Nontraditional Wine Pairings

Pairing wine with peanut butter and jelly?




The idea was to taste test a number of typical foods that are commonly found in households around the country. No muss-and-fuss type items like lamb chops or lasagna; just some simple foods that are easily accessible. Chances are you have the ingredients for most of these easy meals in your kitchen cupboards right now, all ready to pair with a delicious glass of your favorite wine.  

For our first round, we attempted to pair French fries, an order that we had taken home from a local restaurant. The verdict was – surprise, surprise – Merlot. Perhaps because of the starch base of the fried potatoes, the slight heaviness was actually rounded out by the Merlot, which effortlessly upheld the fries’ crispy taste.

Next we gave some store-bought chocolate chip cookies a go. The cookies were buttery and soft, with big chunks of milk chocolate throughout. Although I’ve always heard to pair chocolate with a red wine, the cookies were actually best with the dry, crisp Chardonnay.

We then decided to sample a healthier snack often found in people kitchens these days, as well as one that’s readily available at most cocktail parties: vegetables and hummus. Although a carrot is literally the last thing I’ve ever thought of chasing my wine with on most nights, we found that the well-balanced Cabernet paired wonderfully. In fact, I couldn’t stop munching on carrots with my glass of Cab, even after our pairing experiment had ended.

Ironically, the Cab also went best with a peanut butter and jelly sandwich. Whole wheat sandwich bread filled with raspberry jelly and crunchy peanut butter, to be exact. The woodiness of the Cabernet seemed to soften the rich fats of the peanut butter and helped balance out the sweetness of the jelly. One participant at our wine pairing party ended up polishing off the entire sandwich because she adored how the flavors blended with the Cab.
 
The sweet Riesling was the winner of our last two tastings, a slice of birthday cake and some popcorn. The birthday cake was a yellow cake with chocolate frosting, and the Riesling’s fantastic sugar-acid balance ended up complementing the vanilla undertones of the cake’s base, as well as the higher sugar content of the frosting. If I was more of a real sommelier I could probably tell you why this occurred, but all I truly do know is that it tasted delicious together. As for the popcorn, I blame it on the age-old relationship between sweet and salty. The popcorn (salted, no butter) thrived off of the Riesling’s honeysuckle undertones and was a solid match.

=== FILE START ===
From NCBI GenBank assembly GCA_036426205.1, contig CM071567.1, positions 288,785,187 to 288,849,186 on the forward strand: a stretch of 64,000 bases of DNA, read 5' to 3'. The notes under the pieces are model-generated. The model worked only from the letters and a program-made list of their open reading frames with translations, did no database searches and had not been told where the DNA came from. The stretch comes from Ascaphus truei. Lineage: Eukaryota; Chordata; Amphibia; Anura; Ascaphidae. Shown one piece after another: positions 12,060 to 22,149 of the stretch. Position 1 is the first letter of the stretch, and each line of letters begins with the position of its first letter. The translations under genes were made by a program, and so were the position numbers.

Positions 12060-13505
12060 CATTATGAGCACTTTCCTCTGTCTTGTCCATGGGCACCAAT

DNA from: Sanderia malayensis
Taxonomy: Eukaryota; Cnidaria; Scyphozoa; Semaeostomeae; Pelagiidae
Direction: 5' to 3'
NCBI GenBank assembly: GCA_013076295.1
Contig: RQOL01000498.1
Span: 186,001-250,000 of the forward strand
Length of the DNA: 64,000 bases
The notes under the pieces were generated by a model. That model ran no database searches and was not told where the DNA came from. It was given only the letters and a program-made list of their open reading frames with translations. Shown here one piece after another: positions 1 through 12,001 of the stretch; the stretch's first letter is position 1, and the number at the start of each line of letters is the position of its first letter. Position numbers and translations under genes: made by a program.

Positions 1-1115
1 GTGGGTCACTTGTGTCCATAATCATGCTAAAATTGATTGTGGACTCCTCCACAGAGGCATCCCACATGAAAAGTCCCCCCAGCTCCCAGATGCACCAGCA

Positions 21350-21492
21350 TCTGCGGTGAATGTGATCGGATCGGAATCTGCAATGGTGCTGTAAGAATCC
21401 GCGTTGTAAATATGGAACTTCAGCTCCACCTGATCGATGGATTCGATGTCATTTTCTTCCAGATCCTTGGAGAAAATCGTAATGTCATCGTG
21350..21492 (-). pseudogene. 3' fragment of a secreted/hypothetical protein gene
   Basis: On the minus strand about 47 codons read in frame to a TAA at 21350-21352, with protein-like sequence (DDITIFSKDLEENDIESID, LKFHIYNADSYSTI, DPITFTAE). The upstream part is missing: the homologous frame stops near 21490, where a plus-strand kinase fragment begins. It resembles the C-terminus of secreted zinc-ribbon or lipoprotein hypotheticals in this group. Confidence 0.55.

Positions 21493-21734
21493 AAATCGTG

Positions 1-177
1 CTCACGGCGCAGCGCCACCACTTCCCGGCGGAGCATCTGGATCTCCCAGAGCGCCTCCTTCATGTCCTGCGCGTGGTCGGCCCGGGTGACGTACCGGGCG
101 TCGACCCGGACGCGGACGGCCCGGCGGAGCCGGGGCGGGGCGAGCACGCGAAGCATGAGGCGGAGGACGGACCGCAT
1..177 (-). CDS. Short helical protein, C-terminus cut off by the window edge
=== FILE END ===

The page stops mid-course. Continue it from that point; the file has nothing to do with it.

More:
And there you have it! After our untraditional wine experiment was over, I was stuffed, but extremely impressed with what we had learned. I also felt slightly like a wine-loving mad scientist, which is not necessarily a bad thing in this case.

Looks like there’s another reason for a second slice of birthday cake…

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Comments

  • Snooth User: gummybear
    977759 30

    I'm super excited about trying the riesling popcorn combo. I always ate popcorn with a chardonnay but it will be new and exciting with a sweeter wine. My favorite "odd" pairing is a chardonnay with candy corn. Buttery and sweet, it's a winner in my book.

    Nov 25, 2011 at 5:52 PM


  • Snooth User: cami527
    976212 4

    I love this idea of wine with "regular" pantry items I work 3-11 and come home not wanting a meal but something light plus a glass of wine, cant wait to try the peanut butter and jelly and cab combo

    Nov 26, 2011 at 12:04 AM


  • What fun!!! The bottom ine is enjoy wine.

    Nov 26, 2011 at 6:08 PM


  • I often like a white wine when cooking, but if its lamb, most recommend a red to go with the food that is later served up..

    Yet, after several bottles of research and mismatched lamb risk, I am happy to recommend with lamb, a good quality Pinot Gris or Pinot Grigio. These typically come from North Italy/alto adige, or the Alsace region of France. Its the one white that seems to work, even if the lamb is spiced or even served with a curry. Dry Rose wines work too, but thats beginning to move towards reds.

    Nov 28, 2011 at 9:45 AM


  • Snooth User: EBGB
    902774 23

    Acidic white or fino / manzanilla with a toasted cheese sandwich works every time for me. And, possibly a little Anglocentric, Chablis with fish & chips. Acidity & fat at a comfort food level - sorted.

    Jan 06, 2012 at 4:23 PM


  • Snooth User: Joelster
    807875 0

    A good Chianti with an Anchovie Pizza

    Jan 06, 2012 at 8:22 PM


  • Snooth User: ALICEPEARL
    591767 46

    this from a cocktail napkin: i always cook with wine. sometimes i even put it in my food.

    i always have wine to sip while i'm cooking. it just feels right!!

    Jan 07, 2012 at 4:28 PM


  • Snooth User: EmmaJansen
    1339600 34

    that's nice

    Sep 07, 2013 at 12:58 AM


  • extremely good

    Sep 08, 2013 at 4:11 PM


  • wonderful

    Sep 09, 2013 at 3:23 PM


  • Snooth User: cglaw2013
    1341096 33

    wonderful

    Sep 11, 2013 at 4:10 AM


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